Friday, 29 November 2013

Should Serial Killers be Allowed a Voice?

Should Serial Killers be Allowed a Voice?

This week, Blogger removed posts taken from serial killer Dennis Nilsen's autobiography that were deemed to be both sexually explicit and offensive. The Google-run site has always prided itself on allowing freedom of speech and being a platform of expression, but also claim to take steps to ensure the removal of prohibited content that breaches community guidelines. After receiving complaints about the Nilsen posts they were swiftly removed. The incident led to the brother of one of Nilsen's many victims declaring that Nilsen 'is a monster and should not be allowed to have a voice.' Which begs the question; should convicted killers like Nilsen be prohibited from writing about - and possibly profiting from - their experiences, which have brought terror and heartbreak to so many? Although Nilsen's autobiography, written inside prison in 1996, was vetoed from being published, many other criminals have indeed published their life stories, and the advent of the internet age with social media sharing sites and blogs gives extra avenues of expression.

Of course this is nothing new, those who study the psychology of killers often find they have the need to share their experiences - going back to Jack the Ripper writing to the local paper in Victorian London - but given the furor caused by Nilsen's autobiography, is there a case for a blanket ban on today's killers publishing their stories?

The Trend for Criminal Autobiographies

Readers who love crime and true crime books are many, and there has been no shortage of known violent criminals getting in -even cashing in - on the act, from the notorious London gangsters of the fifties, the Kray twins, to violent psychopath Charles Bronson. But where should society draw the line? Some have argued that criminals such as the Krays publishing their stories is more acceptable as their victims were generally members of the criminal underworld themselves who would perhaps have committed similar crimes, unlike the victims of serial killers and offenders such as Nilsen. Indeed one of the reasons that Nilsen's book was vetoed in the first place was the distress it would cause to victim's families.

Yet others argue that this is unfairon the families of victims of killers such as Bronson. Is their distress any less acute because their loved one may have had unsavory acquaintances? Should we make a distinction between which violent criminals are allowed to publish their accounts and which are not? After all Nilsen's book was banned but Pee Wee Gaskins' 'Autobiography of a Serial Killer' was published in 1993, after he was dubbed 'one of the most evil men of all time.' The book was described as disturbing and sickening - much like the excerpts of Nilsen's story which were recently posted online.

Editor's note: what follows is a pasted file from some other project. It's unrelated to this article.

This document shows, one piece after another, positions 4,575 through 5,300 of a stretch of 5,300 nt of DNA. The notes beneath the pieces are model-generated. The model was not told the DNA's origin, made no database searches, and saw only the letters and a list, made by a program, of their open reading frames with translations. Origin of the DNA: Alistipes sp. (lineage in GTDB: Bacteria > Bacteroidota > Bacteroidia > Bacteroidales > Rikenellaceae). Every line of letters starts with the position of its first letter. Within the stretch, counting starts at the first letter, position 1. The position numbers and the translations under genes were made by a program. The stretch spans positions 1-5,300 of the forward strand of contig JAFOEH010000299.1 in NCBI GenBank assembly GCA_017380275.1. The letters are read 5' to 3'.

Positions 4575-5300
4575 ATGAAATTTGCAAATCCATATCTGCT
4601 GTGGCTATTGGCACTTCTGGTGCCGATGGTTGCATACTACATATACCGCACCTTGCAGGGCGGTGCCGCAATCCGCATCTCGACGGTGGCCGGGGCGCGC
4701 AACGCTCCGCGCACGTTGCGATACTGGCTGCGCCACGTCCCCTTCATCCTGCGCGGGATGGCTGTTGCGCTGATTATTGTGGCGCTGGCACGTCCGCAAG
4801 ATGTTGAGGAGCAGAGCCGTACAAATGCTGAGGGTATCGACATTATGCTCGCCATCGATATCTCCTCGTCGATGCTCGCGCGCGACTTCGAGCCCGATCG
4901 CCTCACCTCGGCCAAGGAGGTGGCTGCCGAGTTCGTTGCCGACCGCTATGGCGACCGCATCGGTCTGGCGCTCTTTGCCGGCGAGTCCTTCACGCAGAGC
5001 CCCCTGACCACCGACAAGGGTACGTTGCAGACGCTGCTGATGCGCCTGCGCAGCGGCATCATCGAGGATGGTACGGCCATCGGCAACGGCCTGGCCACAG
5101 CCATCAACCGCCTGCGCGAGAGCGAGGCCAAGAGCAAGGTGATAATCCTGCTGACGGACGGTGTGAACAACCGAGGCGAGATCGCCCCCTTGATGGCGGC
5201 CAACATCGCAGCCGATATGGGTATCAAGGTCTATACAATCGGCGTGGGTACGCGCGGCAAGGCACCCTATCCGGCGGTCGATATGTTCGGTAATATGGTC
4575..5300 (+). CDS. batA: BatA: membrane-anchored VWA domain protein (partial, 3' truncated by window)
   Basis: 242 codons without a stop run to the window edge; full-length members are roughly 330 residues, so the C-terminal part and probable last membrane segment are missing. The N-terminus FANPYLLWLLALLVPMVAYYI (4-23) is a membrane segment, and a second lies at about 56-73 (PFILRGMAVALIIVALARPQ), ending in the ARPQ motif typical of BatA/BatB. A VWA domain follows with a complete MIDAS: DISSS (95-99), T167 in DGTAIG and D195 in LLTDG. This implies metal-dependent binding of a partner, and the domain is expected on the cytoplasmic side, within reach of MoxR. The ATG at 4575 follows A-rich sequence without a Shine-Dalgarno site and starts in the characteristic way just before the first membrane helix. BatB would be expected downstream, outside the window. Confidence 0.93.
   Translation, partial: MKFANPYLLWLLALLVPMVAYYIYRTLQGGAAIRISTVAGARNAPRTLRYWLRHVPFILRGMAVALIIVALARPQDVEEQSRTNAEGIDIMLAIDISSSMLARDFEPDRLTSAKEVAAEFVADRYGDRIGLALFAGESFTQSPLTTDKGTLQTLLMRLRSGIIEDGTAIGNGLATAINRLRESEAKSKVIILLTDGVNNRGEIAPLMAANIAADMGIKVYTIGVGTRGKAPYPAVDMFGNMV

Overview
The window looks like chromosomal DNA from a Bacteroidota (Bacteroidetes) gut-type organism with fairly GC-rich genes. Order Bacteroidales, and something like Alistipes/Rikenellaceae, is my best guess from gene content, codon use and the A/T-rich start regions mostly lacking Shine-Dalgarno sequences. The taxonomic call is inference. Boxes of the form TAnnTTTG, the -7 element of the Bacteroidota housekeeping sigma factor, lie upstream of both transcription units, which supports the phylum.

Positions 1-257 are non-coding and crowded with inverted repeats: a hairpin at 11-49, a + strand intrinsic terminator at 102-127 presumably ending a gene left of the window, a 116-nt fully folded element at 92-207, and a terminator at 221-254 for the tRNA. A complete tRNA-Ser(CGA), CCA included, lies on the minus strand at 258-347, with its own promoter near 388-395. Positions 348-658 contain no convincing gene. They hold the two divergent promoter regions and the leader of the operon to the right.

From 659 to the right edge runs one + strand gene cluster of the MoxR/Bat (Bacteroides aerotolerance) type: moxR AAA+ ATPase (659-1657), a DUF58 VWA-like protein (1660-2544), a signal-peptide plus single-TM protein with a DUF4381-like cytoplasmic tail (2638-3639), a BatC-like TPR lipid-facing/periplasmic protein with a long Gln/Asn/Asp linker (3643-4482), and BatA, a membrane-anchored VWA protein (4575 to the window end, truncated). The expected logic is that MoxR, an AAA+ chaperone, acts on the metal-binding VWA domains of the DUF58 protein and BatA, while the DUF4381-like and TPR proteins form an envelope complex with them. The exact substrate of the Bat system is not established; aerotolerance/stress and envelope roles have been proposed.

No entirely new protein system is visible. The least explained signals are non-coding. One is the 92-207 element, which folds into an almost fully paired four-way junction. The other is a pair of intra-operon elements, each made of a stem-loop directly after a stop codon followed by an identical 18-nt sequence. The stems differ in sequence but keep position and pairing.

Self-Expression or Sick Recollections?

Why do killers often feel the need to share their stories? Whereas sometimes profit may undoubtedly be a factor - after the Kray autobiographies were bestsellers there was no shortage of their former colleagues rushing to sell their stories and publish their own books - there does seem to be a genuine desire on the part of many such killers to tell people about their crimes. Some argue that we are all entitled to express ourselves and indeed writing down our stories can be very therapeutic, but is the need to share this with the world due to the twisted ego impulses of the attention seeking, psychopathic killer, and should we as consumers really be encouraging this? Yet others would stress that even killers voices need to be heard, in order that we as a society can learn about them and learn from our mistakes in apprehending them.

Many of us read true crime books to try and better understand the mind of a killer, but where the words are penned by the killer themselves, can they really be understood or even trusted? The 'reasons' given by serial killers for their action are rarely ones we can feel any empathy for, whether it be Nilsen blaming his later crimes on his grandfather, Gaskins describing how watching a cobra kill a rat at the age of four 'introduced him to killing', prolific serial killer Harold Shipman blaming his dependency on painkillers for his crimes against his patients or the stereotypical 'Jesus told me to do it'. Does any of this really help us understand why such people commit such crimes? After all the average person struggling with addictions to prescribed drugs, or experiencing problems with family members, does not go on to murder dozens of people. Another reason cited by murderers for their need to be heard may be, as in Nilsen's case, to confess their remorse. Ironically whereas his autobiography was banned in spite of his self-confessed regret, Gaskins' book is still available. The book in which he admits to feeling very little remorse whatsoever.

However just because these criminally penned recollections may not have any particular merit is hardly reason to ban them - after all there are plenty of books on the shelves whose contents are fairly dubious. What we need to be asking ourselves is if our commitment to freedom of speech has gone too far when we allow notorious killers to publish their life stories, and if Google were indeed right to censor the posts, or does the right to tell our stories extend to us all, even the most evil?

Claire is a freelance writer and to gain additional experience, asked if she could write a topic for this website.  Some of her other work can be found on the following sites:

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